OP/ED: Is the minimum wage enough?

By Contributor
May 19th, 2011

Families who work for low wages face impossible choices — buy food or heat the house, feed the children or pay the rent. The result can be spiraling debt, constant anxiety and long-term health problems. In many cases it means that the adults in the family are working long hours, often at two or three jobs, just to pay for basic necessities. They have little time to spend with their family, much less to help their children with school work or participate in community activities. Did you know:

  • BC has the highest child poverty rate in Canada;
  • The majority of BC’s poor children live in families with income from paid work;
  • 80% of the factors that affect childhood development improve as family income increases.

What is a Living Wage?

A living wage is not the same as the minimum wage, which is the legal minimum all employers must pay. The living wage is the hourly rate of pay that enables wage earners living in a household to: feed, clothe and provide shelter for their family, promote healthy child development, participate in activities that are an ordinary part of life in the community and avoid the chronic stress of living in poverty. The living wage is calculated based on costs associated with living in a specific community, so living wage amounts will vary across the province.

The living wage is calculated based on the living expenses of a family of four with two children ages four and seven, with both parents working full-time. The intent of the living wage is to ensure that the wage is adequate for single parents and also that it provides an adequate income throughout the life cycle so that young adults will not be discouraged from having children and older workers will have the means to support aging parents. The living wage is a conservative figure, and does not include saving for retirement, owning a home, paying off debts, and saving for children’s future education.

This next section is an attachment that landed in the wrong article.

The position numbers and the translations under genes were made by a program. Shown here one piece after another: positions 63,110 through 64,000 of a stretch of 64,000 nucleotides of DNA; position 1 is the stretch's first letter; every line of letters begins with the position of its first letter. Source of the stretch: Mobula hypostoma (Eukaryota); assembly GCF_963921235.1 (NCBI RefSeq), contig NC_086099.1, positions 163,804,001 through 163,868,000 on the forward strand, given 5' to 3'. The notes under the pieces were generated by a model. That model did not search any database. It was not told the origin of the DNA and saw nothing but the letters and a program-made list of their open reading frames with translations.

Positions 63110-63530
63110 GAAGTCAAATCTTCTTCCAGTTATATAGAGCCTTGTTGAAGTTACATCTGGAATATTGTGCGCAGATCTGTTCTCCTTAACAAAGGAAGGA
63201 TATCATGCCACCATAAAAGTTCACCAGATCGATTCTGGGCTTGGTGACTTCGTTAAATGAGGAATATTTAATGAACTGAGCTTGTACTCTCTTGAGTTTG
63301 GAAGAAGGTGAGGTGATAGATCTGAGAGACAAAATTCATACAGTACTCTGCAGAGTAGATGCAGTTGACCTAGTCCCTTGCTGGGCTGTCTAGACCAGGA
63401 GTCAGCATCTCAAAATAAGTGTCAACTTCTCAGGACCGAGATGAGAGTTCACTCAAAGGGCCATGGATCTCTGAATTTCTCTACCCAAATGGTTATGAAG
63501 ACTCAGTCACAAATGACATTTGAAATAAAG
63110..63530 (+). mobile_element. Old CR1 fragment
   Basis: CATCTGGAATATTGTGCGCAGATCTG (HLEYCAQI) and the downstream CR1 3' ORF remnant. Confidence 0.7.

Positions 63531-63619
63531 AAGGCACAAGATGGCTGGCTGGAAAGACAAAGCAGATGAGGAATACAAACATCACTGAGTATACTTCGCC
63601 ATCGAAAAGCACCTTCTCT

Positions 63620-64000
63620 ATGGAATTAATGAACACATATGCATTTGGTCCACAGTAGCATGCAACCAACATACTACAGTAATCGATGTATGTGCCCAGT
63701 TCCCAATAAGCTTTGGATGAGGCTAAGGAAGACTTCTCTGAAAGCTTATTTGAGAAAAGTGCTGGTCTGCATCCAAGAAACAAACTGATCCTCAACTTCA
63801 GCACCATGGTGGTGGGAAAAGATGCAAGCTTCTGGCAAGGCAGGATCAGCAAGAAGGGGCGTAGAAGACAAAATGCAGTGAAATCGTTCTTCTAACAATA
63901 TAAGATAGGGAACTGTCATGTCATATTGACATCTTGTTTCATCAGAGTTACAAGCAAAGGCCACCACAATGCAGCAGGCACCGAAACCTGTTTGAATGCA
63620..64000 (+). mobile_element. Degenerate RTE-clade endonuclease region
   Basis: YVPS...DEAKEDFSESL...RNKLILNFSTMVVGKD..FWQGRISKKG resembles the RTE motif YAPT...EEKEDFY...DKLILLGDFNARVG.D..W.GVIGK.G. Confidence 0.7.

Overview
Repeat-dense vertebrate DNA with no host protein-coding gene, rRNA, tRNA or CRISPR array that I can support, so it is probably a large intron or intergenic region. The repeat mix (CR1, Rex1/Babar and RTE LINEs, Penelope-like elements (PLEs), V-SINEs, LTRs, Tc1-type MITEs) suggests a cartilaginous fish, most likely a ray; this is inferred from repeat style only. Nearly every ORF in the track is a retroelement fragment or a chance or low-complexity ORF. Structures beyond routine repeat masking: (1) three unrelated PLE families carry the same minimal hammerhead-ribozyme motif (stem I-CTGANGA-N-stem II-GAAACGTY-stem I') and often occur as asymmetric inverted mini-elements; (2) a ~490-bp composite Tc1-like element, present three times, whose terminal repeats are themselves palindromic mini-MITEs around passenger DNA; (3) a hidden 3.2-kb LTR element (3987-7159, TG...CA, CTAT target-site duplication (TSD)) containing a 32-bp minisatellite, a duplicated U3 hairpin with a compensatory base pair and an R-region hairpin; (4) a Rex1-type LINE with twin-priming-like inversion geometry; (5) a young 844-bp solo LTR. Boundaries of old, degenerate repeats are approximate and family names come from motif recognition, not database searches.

Various communities around BC have started calculating what the Living Wage for their community. The city of Cranbrook recently calculated their living wage as $14.16 per hour. New Westminster BC recently became the first municipality in Canada to pass a Living Wage policy meaning all employees of the municipality would be paid at least a living wage. Esquimault followed soon after.

What can you do?

Seek out further information about the living wage and poverty in your community. Here are some suggestions for resources in BC:

  • Residents and businesses in Victoria have launched a Quality of Life Challenge (www.qolchallenge.ca). Folks are working together to generate long-lasting solutions that prevent and reduce poverty in BC’s Capital Region;
  • The Living Wage for Families Campaign (www.livingwageforfamilies.ca) is guided by representatives from community organizations and other partners in Metro Vancouver;
  • The First Call: BC Child & Youth Advocacy Coalition (www.firstcallbc.org) is a cross-sectoral, non-partisan coalition. The coalition is made up of 90 provincial organizations and 25 mobilized communities.

For action at a more local level, attend a meeting of the social planning group in your community. These folks are participating in initiatives that are addressing community issues, including poverty. In Castlegar, contact Roberta at 250 365-2104. In Nelson, contact Phyllis at 250 352-9640.

The Kootenay Boundary Community Services Co-operative was formed in 2003. Its mission is to work to strengthen its members and address issues of social well-being in the Kootenay-Boundary region. The 13 members are all community-based social service organizations and operate in communities located throughout this region. For more information about this Co-operative, visit www.thekoop.ca


Categories: GeneralOp/EdPolitics